The Flowering Dogwood is a wild plant as well as one of the most popular trees intentionally
planted in yards. It is a sub-canopy tree with blocky bark, opposite simple leaves, and white or
pink “flowers,” although actually the petaloid bracts are the showy part and the flowers are a
tight bunch of yellow petals in the center of the bracts. The drupes provide food for birds and
other creatures in the Fall.
Linnaeus gave us the name Cornus florida, which was in use until the 2020 edition of Weakley’s
Flora of the Southeastern United States, when the genus Cornus was separated into three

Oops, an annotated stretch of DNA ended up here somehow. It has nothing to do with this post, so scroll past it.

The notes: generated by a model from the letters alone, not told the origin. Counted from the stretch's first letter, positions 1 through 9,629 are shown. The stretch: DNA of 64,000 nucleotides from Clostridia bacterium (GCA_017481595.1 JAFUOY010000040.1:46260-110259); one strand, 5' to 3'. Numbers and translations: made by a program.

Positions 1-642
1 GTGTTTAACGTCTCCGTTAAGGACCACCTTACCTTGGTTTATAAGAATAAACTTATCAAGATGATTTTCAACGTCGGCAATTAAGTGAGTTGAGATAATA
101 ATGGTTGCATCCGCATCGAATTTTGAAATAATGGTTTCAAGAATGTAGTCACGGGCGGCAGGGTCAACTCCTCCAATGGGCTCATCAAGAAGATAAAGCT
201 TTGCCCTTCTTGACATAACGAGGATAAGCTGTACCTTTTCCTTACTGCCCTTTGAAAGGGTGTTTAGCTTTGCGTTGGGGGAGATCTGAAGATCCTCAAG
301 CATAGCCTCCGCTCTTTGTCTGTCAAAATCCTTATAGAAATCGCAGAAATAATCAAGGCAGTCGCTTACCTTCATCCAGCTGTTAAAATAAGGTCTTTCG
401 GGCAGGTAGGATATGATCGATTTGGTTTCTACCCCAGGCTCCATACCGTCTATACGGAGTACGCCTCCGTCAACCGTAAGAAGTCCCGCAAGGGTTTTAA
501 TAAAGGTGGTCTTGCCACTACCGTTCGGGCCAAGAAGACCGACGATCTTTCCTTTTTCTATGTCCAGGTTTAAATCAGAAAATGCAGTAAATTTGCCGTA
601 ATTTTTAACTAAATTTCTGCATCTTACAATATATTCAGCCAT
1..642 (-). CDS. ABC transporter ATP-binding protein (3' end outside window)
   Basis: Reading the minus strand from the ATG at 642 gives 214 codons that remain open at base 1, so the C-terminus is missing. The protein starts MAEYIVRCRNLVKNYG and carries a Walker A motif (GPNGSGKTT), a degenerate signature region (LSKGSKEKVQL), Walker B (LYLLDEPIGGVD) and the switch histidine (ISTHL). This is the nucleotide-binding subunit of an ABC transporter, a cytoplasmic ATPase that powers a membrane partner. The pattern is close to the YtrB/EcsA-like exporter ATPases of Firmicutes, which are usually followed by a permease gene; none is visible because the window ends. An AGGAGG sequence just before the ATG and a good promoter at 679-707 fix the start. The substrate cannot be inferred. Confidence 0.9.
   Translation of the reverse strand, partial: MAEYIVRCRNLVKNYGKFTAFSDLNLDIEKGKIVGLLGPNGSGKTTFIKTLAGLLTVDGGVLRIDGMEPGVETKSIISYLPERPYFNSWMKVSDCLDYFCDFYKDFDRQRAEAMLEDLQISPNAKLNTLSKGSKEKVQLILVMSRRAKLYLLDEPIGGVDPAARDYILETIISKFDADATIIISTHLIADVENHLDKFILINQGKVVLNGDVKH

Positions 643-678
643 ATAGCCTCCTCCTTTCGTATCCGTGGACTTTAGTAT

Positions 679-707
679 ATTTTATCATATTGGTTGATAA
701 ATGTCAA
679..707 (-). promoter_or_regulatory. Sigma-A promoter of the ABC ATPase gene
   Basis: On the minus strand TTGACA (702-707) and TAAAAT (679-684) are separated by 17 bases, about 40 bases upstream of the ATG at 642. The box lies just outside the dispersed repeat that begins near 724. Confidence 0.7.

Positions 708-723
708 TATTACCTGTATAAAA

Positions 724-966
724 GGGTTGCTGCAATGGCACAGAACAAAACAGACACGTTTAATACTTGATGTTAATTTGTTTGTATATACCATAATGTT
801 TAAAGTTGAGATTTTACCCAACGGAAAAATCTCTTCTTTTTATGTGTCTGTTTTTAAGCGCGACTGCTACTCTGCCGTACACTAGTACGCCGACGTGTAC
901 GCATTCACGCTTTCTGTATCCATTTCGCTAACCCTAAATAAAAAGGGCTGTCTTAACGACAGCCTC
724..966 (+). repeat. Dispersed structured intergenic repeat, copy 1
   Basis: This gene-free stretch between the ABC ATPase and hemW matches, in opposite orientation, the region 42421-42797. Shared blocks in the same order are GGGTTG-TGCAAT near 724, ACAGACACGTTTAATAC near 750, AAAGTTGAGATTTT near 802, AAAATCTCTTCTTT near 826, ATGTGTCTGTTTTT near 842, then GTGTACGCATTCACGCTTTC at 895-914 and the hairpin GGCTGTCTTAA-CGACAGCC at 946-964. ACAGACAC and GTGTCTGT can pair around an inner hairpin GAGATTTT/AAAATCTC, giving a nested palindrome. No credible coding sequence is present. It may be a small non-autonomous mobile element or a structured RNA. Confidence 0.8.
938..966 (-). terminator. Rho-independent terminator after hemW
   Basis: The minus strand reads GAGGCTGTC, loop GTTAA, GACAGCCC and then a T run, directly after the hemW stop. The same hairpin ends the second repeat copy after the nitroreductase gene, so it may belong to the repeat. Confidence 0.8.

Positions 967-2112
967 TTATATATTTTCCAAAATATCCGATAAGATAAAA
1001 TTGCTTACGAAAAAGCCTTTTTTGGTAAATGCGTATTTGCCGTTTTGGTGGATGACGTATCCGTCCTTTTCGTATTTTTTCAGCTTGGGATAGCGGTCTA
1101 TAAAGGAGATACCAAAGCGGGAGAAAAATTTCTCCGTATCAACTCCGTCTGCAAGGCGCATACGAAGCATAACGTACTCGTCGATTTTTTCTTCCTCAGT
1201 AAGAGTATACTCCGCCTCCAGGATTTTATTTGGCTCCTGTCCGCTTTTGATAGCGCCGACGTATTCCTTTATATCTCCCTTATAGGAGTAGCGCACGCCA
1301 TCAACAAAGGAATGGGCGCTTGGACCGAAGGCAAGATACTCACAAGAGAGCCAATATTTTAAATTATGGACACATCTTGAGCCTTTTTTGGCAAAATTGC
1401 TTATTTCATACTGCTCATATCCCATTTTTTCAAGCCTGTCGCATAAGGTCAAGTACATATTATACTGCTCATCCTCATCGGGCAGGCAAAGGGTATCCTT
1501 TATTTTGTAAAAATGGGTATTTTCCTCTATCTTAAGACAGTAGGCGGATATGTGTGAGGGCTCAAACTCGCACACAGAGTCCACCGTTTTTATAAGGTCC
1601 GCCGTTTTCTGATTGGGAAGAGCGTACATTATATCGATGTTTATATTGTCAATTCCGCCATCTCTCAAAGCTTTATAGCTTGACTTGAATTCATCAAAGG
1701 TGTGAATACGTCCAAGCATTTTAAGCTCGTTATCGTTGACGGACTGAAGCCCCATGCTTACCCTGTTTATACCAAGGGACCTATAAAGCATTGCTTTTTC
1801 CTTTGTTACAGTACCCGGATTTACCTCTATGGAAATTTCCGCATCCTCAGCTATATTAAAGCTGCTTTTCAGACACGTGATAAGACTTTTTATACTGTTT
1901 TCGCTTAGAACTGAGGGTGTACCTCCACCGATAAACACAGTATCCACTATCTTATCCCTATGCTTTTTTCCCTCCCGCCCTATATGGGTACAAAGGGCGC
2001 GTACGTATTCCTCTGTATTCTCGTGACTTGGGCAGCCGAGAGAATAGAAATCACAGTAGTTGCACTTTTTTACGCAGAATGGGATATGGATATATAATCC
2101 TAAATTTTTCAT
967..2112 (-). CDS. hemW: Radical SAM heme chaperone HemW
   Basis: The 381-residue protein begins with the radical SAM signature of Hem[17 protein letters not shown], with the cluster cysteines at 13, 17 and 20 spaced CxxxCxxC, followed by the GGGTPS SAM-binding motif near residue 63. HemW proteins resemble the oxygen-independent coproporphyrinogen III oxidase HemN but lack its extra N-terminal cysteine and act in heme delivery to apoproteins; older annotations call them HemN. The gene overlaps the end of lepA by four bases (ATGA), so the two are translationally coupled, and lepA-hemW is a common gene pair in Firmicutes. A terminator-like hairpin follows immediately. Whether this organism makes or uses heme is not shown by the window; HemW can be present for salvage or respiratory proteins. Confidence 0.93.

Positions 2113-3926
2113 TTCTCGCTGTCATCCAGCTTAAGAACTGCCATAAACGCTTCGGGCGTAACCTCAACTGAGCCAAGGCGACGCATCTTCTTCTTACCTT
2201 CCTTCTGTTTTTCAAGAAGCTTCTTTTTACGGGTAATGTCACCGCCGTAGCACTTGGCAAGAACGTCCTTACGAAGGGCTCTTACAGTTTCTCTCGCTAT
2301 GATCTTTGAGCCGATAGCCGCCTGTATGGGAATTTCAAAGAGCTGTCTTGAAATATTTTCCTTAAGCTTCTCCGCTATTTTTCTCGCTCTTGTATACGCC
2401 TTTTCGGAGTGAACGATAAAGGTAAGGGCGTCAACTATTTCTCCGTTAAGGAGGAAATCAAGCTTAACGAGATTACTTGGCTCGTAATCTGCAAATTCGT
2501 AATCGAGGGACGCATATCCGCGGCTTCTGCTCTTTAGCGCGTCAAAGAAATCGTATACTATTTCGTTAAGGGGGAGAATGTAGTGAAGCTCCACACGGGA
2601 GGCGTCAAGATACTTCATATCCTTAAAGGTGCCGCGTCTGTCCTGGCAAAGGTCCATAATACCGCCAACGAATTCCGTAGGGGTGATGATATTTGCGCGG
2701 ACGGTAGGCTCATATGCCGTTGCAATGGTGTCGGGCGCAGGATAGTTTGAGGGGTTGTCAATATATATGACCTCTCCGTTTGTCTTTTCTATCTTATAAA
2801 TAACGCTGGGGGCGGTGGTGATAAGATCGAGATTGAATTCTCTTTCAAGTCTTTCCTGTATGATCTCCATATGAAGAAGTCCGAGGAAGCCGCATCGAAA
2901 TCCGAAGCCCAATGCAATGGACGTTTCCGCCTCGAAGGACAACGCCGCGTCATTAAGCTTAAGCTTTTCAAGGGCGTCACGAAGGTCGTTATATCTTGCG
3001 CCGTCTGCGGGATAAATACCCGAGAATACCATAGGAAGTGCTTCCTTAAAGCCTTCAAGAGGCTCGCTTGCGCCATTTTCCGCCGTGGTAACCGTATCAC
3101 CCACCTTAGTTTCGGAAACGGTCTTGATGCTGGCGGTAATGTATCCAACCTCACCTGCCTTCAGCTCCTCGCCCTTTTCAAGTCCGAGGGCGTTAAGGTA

- Benthamidia is the genus for Flowering and Kousa Dogwoods
- Chamaepericlymenum is now the genus for Dwarf Dogwood
- Swida is the genus for all the other dogwoods of South Carolina, including the Alternate-
leaf Dogwood, Silky Dogwood, Eastern Rough-leaf Dogwood ,and S. Swamp Dogwood
So the Flowering Dogwood is now called Benthamidia florida.
As April unfolds, the Flowering Dogwood is in its prime. Its flowering around Easter has often
been remarked upon by those of the Christian faith, who have noted that the four showy bracts
have two small and two large ones, resembling the shape of a cross; the tip of each bract is
indented as if pierced by a nail. The edges of the indentations are even stained red, and the
central cluster of flowers resembles a crown of thorns!
So, Happy Easter! And wear a dogwood flower on your bonnet at the Easter Parade!